PLEASE NOTE: The contents of this article are provided for informational purposes only. The author is not a trained or licensed medical professional and has based the article on authoritative information from outside sources as given in the footnotes. This article is not intended as a substitute for advice from a trained and licensed medical professional.

[[1]]Author unknown. Nomenclature (as excerpted from the Orange Book): Therapeutic Equivalence-Related Terms. FDA website: Accessed 4/28/12. Accessed 4/28/12. [[1]]
[[2]]]Lowers, Jane; Howland, Robert H. Generic vs Branded Psychiatric Medications: Is There a Difference? Medscape website: Section 3. [[2]]
[[3]]Pharmacother, Ann et al. Physician perceptions about generic drugs. 2011. Medline Medscape abstract. [[3]]
[[4]]Lowers, Jane; Howland, Robert H. op cit. Section 4. [[4]]
[[5]] Medline Plus, an agency of the National Institutes of Health, has a searchable database of drug information, both for brand names and generics. It is very reliable and updated regularly. Accessed 4/28/12.[[5]]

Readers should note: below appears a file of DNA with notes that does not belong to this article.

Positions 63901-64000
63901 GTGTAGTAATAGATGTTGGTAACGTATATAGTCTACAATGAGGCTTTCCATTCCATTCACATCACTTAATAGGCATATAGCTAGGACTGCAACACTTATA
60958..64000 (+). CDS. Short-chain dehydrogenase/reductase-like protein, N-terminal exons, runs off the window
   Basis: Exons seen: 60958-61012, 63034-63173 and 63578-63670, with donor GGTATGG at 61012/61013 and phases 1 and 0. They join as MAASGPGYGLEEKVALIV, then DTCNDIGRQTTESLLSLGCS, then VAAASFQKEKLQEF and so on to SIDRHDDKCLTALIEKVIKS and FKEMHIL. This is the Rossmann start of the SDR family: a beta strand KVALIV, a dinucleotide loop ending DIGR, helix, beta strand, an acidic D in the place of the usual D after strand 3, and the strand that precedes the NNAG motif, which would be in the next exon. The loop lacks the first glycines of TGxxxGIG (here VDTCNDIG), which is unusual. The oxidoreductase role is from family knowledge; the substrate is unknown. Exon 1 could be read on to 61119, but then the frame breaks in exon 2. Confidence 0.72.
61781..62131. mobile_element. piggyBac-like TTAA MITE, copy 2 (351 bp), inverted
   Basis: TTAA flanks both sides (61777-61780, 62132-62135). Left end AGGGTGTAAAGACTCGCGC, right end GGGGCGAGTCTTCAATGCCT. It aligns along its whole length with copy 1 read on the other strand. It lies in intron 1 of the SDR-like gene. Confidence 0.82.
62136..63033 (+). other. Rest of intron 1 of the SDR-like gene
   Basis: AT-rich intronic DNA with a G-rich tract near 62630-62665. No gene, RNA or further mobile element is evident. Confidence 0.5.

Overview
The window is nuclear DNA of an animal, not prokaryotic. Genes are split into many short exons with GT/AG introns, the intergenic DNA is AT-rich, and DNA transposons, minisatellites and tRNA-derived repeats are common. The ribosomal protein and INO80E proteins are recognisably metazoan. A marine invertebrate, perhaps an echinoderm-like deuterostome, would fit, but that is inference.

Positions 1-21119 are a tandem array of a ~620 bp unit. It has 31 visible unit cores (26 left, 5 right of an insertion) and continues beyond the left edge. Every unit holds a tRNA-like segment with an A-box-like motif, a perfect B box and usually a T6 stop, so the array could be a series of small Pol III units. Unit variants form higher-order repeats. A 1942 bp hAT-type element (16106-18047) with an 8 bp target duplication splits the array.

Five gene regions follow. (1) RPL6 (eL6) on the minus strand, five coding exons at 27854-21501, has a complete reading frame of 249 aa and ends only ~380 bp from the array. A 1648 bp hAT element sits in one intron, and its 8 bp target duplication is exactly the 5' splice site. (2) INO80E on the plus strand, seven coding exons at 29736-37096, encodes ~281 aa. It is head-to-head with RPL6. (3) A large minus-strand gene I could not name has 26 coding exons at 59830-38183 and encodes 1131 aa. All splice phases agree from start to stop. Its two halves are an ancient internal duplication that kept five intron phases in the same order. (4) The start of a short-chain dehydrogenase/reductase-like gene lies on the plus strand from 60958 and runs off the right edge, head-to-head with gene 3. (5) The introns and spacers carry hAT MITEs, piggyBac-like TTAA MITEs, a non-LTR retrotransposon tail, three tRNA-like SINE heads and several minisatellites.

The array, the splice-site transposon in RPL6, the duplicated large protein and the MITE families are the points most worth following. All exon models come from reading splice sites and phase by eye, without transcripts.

[[6]]Lowers, Jane; Howland, Robert H. op cit. Section 3. [[6]]

4 comments… add one
paul August 24, 2012, 8:43 am

According to my opinion, generic drugs are better option. It is true that these are less effective and results take time but these are beneficial for body if anyone can wait for results. [Ed: link removed]

Jennifer Johnson December 16, 2012, 4:22 pm

My sister and her husband were overseas and told by doctors that generic drugs were useless in most cases.

I was amazed actually, as I always believed them to be the same just different packaging. I guess I should have realized they weren’t.

Thankfully I prefer natural solutions wherever possible although I know medications are certainly required by many.

redroadrecovery July 19, 2017, 1:58 am


According to me drugs are not bad for our life but yes if you consume overdose then it can be bad.

Like generic drugs are good for health. In many health cases doctors suggest their patients to take these drugs.